Electric Bikes - Lithium batteries in series?
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03-15-08, 09:23 PM
I'm currently riding a Crystalyte 350 watt 408-4011 motor with two 24V NIMH packs set up in series for 48V total.
I'm thinking of getting two 24V LiFePO4 15AH packs and setting them up the same way, in series for 48V output. Is this doable or are there other considerations that come into play?
Thanks in advance for any tips on this.
Here's the seller on ebay:
03-15-08, 10:47 PM
If one of the packs has a different discharge curve/behavior then the other the first one to discharge could be damaged by the second upon deep discharge. The seller lists 48 volt packs. I rather go that way if I needed 48 volts.
If you buy two packs from the same maker, same amphour and voltage rating, and put them in series, it should work fine. You probably don't have to worry about one pack causing the other to over-discharge, because the low voltage cutoff circuits will prevent that from happening whether or not the pack is used in series.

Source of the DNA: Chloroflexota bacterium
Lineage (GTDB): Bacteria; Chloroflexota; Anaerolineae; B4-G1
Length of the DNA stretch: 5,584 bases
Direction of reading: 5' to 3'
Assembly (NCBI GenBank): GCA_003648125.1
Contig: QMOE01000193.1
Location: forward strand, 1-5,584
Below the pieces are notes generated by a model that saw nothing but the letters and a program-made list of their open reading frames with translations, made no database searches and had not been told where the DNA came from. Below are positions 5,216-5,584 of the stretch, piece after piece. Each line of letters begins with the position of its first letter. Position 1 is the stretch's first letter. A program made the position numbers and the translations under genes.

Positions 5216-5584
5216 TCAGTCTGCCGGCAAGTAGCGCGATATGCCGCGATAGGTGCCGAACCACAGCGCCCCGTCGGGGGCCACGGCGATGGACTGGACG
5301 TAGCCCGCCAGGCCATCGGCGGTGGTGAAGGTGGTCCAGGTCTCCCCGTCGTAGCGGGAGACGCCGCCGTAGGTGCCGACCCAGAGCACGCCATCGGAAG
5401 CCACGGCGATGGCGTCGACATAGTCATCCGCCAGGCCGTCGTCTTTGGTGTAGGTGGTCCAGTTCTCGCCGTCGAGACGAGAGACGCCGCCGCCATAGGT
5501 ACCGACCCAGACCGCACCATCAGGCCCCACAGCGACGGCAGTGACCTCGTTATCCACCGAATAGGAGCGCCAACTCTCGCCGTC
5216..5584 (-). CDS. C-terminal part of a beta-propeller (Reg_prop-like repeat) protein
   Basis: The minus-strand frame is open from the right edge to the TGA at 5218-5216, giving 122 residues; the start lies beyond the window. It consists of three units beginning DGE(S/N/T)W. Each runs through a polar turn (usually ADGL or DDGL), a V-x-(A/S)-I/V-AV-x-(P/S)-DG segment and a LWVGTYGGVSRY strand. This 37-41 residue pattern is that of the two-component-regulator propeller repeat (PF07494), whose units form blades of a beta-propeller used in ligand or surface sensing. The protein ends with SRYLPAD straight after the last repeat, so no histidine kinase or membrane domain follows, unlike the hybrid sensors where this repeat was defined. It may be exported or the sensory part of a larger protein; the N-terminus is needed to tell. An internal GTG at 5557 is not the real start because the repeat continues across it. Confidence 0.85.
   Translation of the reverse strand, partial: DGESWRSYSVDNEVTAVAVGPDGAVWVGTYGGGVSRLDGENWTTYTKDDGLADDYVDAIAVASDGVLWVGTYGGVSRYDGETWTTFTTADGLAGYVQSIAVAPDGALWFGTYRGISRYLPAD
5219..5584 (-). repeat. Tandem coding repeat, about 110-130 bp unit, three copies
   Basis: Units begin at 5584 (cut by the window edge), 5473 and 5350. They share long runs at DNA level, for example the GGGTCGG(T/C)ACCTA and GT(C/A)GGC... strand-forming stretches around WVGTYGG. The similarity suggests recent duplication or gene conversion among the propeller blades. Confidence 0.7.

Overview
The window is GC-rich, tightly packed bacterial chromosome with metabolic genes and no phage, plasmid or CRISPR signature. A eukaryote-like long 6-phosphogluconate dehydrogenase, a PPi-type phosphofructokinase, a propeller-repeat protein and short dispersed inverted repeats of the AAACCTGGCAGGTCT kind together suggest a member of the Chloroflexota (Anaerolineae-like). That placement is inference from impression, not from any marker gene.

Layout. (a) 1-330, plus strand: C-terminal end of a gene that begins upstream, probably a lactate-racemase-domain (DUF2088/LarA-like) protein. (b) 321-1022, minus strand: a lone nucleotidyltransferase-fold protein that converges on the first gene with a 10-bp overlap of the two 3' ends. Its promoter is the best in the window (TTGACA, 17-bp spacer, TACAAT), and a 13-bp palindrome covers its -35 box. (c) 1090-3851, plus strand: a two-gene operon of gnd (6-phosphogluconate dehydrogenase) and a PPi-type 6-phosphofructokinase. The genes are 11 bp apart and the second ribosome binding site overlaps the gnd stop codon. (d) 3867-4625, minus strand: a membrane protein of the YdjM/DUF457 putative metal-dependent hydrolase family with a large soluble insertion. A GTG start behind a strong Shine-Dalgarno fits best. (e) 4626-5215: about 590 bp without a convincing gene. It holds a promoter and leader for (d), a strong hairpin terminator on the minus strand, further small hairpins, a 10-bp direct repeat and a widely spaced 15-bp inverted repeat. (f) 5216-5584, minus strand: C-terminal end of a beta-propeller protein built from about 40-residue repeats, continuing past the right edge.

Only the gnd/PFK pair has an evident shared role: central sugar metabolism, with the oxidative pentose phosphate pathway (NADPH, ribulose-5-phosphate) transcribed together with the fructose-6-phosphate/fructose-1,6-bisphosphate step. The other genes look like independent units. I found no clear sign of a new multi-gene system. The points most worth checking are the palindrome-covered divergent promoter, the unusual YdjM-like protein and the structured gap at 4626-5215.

Like ken said though, you're better off using a 48V pack if you can, just in case the battery management electronics get damaged by being used in a series configuration or something else odd happens.
03-16-08, 10:48 AM
Okay, there are some caveats but it seems doable. I've got a message in to the seller to see what they think.
It seems to me that two 24V 15AH batteries are a better deal than one 48V 20AH battery.
I can get the two 24V batteries for around $400, which would give me 30AH total.
The 48V battery is 20AH at $423.
Also, I use an underseat pannier rack on my EZ-1 to carry the batteries, so having one on each side is optimal in terms of weight distribution as well.
03-16-08, 11:00 AM
Actually, you'll end up with 48v/15ah, not 30ah.
You would need to run 4 of those batteries in a combination of parallel and serial together in order to reach 48/30.
03-16-08, 04:31 PM
Okay, I get it, sort of. I guess if the two were in parallel at 24V, that would be 30AH.
The ebay seller says putting them in parallel or series will damage the BMS, so it looks like 48V/20AH is the only way for me to go.
03-16-08, 10:54 PM
Its the safest, most convenient way to go. 48/20 for $423 is an incredible deal too, IMO, and thats 960 watt-hours, which is a very formidable amount of range.
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